At present, this scheme founders because counties administer grand juries and counties are often racially segregated. The demographic profile of St. Louis County, Missouri, for example, from which officer Darren Wilson’s grand jury was drawn, is roughly the opposite of the city of Ferguson. The county is about 70 percent white and 23 percent black, whereas Ferguson’s population is 67 percent black and 29 percent white. Operating under the Supreme Court’s mandate that jurors be selected at random from a fair cross-section of the community, the jury commissioner of St. Louis County created a racially balanced jury pool that resulted in three blacks and nine whites actually serving on the grand jury. The racial composition of the jury would have been reversed if the jury commissioner were required to mirror Ferguson’s demographic profile.

Of course, no procedural reform guarantees justice. But, the second system offers our best hope. Representing a minority community accurately in the grand jury room will ensure a fair cross-sectional, racially diverse jury. Its democratic nature will bolster public confidence in the criminal justice system and help preserve community peace in trials involving race-related crimes.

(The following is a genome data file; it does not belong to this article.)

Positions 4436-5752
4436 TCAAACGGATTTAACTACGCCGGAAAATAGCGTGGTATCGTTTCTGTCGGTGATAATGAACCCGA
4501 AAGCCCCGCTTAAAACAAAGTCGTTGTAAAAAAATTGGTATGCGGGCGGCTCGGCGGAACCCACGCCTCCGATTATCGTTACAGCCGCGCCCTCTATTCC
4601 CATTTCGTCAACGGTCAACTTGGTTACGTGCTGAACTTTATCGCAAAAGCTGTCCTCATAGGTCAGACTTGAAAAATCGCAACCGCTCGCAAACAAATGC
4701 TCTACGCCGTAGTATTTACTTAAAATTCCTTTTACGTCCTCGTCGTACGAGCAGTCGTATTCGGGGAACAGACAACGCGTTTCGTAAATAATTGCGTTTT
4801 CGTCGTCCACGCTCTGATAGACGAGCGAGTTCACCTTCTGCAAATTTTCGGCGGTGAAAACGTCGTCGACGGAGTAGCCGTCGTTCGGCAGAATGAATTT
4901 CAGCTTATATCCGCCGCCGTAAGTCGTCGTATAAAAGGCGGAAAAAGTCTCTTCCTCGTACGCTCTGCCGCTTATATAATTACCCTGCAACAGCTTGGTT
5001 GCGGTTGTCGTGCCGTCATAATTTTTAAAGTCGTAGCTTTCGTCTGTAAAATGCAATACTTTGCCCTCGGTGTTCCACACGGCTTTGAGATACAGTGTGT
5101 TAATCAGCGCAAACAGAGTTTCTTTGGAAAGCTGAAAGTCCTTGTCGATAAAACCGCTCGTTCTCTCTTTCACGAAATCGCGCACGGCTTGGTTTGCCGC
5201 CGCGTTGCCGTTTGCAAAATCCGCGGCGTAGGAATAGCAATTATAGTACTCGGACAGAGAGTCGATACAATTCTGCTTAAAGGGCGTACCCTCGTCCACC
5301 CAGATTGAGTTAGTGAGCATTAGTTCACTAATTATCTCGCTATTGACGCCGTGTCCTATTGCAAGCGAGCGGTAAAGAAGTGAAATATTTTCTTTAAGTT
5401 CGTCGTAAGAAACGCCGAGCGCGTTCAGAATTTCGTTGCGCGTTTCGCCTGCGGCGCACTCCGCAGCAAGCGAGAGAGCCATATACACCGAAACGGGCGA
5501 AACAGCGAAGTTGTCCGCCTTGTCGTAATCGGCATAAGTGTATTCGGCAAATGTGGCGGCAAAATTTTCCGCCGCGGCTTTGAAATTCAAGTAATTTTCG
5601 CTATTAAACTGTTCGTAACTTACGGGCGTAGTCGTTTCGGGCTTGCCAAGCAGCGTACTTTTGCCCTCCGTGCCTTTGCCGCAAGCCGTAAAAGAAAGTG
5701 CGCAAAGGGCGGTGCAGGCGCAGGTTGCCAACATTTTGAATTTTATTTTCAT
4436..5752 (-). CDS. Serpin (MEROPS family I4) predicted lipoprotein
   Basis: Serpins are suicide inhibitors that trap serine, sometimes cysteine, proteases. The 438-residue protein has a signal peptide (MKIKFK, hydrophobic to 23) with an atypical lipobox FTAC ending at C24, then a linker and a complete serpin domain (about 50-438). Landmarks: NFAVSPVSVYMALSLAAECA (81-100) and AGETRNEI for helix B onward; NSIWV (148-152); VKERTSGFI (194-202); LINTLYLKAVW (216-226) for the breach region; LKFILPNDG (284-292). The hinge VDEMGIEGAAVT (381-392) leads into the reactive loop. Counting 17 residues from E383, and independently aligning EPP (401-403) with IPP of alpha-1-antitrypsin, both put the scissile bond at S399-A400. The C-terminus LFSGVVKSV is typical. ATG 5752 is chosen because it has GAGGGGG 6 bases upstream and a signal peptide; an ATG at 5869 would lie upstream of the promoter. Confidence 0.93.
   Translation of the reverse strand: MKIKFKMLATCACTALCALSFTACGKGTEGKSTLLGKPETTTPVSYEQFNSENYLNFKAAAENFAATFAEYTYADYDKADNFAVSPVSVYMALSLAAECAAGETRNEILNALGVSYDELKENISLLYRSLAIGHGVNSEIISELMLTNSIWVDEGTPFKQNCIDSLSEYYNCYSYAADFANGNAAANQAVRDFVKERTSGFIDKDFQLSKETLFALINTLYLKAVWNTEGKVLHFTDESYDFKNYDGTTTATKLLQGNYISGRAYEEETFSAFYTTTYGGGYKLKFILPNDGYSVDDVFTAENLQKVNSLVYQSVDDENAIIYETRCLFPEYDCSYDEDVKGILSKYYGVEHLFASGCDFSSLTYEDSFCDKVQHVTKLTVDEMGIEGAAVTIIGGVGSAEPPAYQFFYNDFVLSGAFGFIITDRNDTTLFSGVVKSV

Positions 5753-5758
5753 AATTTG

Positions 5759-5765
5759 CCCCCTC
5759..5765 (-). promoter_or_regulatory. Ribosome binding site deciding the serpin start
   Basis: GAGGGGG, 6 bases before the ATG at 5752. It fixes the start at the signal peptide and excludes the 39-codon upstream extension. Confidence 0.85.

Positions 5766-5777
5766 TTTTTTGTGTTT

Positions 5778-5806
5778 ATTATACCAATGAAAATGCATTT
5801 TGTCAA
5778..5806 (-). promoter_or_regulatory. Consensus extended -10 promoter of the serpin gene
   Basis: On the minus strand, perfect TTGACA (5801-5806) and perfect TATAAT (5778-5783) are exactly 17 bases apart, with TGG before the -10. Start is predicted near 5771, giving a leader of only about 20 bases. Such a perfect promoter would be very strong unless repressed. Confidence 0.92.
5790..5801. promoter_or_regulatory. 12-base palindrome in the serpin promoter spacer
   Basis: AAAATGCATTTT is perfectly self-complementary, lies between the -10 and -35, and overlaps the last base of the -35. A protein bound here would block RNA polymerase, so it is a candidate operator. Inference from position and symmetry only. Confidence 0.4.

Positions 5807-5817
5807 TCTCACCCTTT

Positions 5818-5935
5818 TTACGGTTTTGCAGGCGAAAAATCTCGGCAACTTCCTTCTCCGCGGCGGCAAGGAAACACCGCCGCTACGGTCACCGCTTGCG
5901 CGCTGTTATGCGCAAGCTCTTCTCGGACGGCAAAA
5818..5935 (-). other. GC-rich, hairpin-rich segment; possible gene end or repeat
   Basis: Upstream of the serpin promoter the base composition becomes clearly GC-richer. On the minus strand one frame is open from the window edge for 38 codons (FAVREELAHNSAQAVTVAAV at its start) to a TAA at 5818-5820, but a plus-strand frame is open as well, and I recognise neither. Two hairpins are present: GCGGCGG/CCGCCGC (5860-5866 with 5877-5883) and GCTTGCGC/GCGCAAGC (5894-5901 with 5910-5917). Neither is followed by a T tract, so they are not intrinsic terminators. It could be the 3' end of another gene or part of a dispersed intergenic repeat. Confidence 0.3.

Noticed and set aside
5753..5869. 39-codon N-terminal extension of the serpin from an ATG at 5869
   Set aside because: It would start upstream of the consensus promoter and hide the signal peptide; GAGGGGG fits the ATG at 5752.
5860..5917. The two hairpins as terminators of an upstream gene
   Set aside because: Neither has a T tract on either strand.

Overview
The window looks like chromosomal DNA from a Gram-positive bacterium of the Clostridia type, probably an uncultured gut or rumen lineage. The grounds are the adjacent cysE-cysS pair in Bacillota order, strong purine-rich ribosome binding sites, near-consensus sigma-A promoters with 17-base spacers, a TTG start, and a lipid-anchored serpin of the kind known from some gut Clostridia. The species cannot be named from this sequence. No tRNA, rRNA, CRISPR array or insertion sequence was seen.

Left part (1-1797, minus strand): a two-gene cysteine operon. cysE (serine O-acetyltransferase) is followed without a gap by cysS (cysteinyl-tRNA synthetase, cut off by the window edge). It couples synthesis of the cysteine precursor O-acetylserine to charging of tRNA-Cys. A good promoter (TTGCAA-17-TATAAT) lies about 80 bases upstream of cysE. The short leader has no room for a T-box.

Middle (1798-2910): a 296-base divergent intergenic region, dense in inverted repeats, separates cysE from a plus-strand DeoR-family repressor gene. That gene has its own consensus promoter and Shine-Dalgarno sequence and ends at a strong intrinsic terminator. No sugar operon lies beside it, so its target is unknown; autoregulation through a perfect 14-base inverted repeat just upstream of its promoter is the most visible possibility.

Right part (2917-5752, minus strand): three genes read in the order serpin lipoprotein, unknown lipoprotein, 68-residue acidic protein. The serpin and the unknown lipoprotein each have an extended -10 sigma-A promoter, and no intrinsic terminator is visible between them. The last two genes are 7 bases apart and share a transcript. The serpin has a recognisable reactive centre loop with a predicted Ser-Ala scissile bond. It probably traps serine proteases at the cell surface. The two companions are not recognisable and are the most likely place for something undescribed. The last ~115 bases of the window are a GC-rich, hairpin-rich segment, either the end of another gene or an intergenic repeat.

About the Author

Alan Rogers

Alan Rogers teaches U.S. Constitutional and Legal History at Boston College. His recent books include Murder and the Death Penalty in Massachusetts and The Child Cases: How America's Religious Exemption Laws Harm Children. On a sometimes happier note, he is a huge BC football fan.